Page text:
- the applicant has employment earnings insured under an earnings-related pensions act in the 36 calendar months preceding the application (time spent to take care of a child under 3 years of age is equated to working when considering employment earnings)
- vocational rehabilitation is appropriate and can support person in continuing to perform work that is appropriate for person’s health condition.
The following factors are taken into account when assessing the appropriateness of vocational rehabilitation:
- the applicant’s age
- the applicant’s occupation and previous activities
- the applicant’s education
- an assessment of whether the vocational rehabilitation is likely to lead to continued employment or return to work appropriate to the applicant’s state of health.
In addition, the assessment of appropriateness takes into account whether the vocational rehabilitation postpones the applicant’s retirement. If retirement is upcoming despite rehabilitation measures, vocational rehabilitation is not appropriate. Rehabilitation must have a saving effect on pension expenditure.
Vocational rehabilitation for persons near the retirement age is dimensioned and arranged so that the person can return to working life after the rehabilitation.
If the application for vocational rehabilitation, submitted by the applicant, is rejected, the grounds for the rejection indicate why the benefit has been denied. If the negative decision is based expressly on medical considerations, the grounds shall state which matters have influenced the assessment of the case and what conclusions have been drawn from them. In addition, the expert doctor involved in the processing of the application must make his own reasoned assessment during the preparation. This assessment will be recorded in the case file.
Applicants may contact their pension provider, either on their own or, for example, through the occupational health service. The rehabilitation experts of pension providers advise and guide the applicant during the planning phase of vocational rehabilitation.
The application for vocational rehabilitation is made by filling out a form designed for this purpose. Granting vocational rehabilitation for a specific training or work trial requires a rehabilitation plan and a B-statement written by a doctor.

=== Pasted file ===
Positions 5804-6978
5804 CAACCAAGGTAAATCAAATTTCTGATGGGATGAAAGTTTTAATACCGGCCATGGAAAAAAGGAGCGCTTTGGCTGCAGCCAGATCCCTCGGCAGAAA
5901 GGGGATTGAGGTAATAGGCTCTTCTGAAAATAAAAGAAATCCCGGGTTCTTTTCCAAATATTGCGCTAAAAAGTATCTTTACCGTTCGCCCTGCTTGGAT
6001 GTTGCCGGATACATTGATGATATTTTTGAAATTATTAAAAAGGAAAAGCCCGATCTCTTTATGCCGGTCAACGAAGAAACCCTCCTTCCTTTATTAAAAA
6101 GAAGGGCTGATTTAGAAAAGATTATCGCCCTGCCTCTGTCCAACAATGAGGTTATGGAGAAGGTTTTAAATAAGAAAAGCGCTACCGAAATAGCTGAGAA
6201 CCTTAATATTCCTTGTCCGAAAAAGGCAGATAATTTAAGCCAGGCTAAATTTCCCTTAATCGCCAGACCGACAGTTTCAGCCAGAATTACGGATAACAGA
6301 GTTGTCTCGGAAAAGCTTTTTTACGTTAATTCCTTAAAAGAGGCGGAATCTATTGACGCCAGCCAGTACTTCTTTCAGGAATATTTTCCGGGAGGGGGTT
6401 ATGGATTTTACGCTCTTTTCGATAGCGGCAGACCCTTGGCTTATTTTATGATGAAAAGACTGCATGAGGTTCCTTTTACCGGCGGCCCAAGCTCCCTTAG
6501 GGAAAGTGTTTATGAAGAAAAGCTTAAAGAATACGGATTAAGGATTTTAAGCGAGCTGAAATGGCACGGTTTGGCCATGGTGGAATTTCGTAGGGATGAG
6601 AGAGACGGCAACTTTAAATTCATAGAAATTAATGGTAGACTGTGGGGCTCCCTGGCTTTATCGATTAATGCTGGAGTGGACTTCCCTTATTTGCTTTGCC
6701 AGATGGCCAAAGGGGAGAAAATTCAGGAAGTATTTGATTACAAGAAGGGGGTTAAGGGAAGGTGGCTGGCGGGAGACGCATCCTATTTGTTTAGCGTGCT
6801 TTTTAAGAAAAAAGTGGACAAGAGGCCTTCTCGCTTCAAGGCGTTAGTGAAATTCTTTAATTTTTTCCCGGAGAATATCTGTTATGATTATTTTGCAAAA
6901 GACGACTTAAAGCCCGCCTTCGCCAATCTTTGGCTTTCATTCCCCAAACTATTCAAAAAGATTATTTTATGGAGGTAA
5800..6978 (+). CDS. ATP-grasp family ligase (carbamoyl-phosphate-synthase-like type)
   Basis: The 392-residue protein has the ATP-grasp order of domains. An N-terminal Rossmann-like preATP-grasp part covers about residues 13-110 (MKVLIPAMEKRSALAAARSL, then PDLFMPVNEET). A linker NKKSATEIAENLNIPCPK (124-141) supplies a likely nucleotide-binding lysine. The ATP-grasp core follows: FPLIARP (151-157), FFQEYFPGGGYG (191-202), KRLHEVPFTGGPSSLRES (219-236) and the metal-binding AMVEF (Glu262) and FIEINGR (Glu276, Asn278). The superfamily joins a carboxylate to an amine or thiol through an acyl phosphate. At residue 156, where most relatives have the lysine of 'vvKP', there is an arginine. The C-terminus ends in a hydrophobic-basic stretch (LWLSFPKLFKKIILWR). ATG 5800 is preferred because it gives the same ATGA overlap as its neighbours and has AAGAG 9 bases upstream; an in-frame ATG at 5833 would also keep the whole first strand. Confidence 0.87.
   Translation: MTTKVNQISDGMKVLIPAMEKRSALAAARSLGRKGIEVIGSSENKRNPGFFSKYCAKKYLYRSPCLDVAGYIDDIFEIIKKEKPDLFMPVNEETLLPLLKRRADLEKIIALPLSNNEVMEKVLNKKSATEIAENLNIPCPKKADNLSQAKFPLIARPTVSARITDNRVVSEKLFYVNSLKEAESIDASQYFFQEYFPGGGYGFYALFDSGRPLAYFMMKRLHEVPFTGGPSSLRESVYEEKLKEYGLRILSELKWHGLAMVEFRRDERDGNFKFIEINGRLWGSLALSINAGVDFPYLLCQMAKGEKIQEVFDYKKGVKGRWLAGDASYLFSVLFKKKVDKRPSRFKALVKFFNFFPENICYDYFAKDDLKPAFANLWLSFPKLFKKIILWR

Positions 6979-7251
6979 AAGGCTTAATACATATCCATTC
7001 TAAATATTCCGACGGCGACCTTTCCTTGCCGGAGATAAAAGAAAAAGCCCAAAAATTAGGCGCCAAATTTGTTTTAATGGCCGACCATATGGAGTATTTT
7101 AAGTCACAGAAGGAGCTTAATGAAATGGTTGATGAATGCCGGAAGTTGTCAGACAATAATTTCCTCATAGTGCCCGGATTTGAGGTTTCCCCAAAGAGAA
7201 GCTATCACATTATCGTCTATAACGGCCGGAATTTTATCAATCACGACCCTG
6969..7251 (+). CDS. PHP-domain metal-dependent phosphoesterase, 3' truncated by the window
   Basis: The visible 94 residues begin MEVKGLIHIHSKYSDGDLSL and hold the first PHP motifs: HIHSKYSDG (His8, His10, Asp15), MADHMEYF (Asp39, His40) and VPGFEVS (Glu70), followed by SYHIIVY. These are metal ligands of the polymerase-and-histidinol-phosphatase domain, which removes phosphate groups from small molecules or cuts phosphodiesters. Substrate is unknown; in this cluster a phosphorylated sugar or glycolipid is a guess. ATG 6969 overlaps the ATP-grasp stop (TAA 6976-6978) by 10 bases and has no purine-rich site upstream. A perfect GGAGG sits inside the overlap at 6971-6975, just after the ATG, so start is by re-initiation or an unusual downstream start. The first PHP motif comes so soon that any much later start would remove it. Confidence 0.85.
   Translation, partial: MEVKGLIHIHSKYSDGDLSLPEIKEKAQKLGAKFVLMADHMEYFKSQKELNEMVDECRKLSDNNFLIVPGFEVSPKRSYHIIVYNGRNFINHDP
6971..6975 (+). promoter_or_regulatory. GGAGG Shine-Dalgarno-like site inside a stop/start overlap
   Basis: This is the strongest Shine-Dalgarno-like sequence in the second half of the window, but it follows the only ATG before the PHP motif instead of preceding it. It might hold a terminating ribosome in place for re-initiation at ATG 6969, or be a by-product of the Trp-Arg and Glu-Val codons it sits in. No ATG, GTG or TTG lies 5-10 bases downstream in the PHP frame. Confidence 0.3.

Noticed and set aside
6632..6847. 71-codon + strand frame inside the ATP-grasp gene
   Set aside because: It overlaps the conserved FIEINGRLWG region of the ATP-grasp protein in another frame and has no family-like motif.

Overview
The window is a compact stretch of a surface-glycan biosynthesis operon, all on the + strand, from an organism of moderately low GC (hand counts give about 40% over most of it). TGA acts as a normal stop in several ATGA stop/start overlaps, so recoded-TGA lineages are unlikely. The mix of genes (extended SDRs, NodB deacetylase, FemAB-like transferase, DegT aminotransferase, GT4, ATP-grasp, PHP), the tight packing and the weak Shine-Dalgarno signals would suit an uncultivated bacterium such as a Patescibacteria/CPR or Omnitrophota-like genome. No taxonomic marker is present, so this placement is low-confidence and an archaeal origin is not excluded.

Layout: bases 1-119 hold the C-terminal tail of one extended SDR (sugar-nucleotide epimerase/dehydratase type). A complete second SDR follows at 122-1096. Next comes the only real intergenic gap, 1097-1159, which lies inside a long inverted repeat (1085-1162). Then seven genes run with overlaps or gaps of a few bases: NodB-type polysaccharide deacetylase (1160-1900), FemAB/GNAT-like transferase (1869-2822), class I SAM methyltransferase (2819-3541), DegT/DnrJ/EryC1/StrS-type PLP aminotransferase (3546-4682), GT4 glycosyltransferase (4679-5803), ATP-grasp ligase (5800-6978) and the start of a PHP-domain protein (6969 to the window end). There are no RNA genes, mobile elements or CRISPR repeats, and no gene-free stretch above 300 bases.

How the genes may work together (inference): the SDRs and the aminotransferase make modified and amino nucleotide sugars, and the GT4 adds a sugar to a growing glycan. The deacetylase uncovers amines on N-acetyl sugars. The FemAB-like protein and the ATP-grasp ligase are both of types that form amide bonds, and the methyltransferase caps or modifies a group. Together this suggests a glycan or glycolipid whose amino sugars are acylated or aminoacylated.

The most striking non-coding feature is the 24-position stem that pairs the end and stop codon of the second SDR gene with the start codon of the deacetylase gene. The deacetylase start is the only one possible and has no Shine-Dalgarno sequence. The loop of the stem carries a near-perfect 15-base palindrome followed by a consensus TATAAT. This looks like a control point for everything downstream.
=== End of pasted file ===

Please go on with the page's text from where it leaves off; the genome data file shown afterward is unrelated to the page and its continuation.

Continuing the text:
However, a rehabilitation plan is not yet needed when applying for rehabilitation. In that case, the applicant can apply for a preliminary ruling on the right to vocational rehabilitation. The preliminary ruling is valid for nine months, during which time the applicant can submit their rehabilitation plan.
Vocational rehabilitation cannot be applied afterwards for rehabilitation that has already begun.
Acting on its own initiative, since 2015, the pension provider has verified that the person applying for the right to a disability pension is entitled to vocational rehabilitation. If the conditions for granting are met, the applicant is given both a preliminary ruling on vocational rehabilitation and the ruling on a disability pension. This speeds up people’s access to the necessary rehabilitation.
Means of vocational rehabilitation
Rehabilitation within the earnings-related pension system is always individual, i.e. its content is tailored to the rehabilitee’s needs and situation. In addition, vocational rehabilitation is always vocational, i.e. it does not include, for example, medical rehabilitation measures.
The key vocational rehabilitation measures are
- guidance and counselling
- work trials at the person’s own workplace or at some other job
- training for work
- supplementing occupational skills or training leading to an occupation
- financial support for operating a business or practising a vocation.
More information about the measures can be found on our page Recommendation on measures reimbursed as vocational rehabilitation: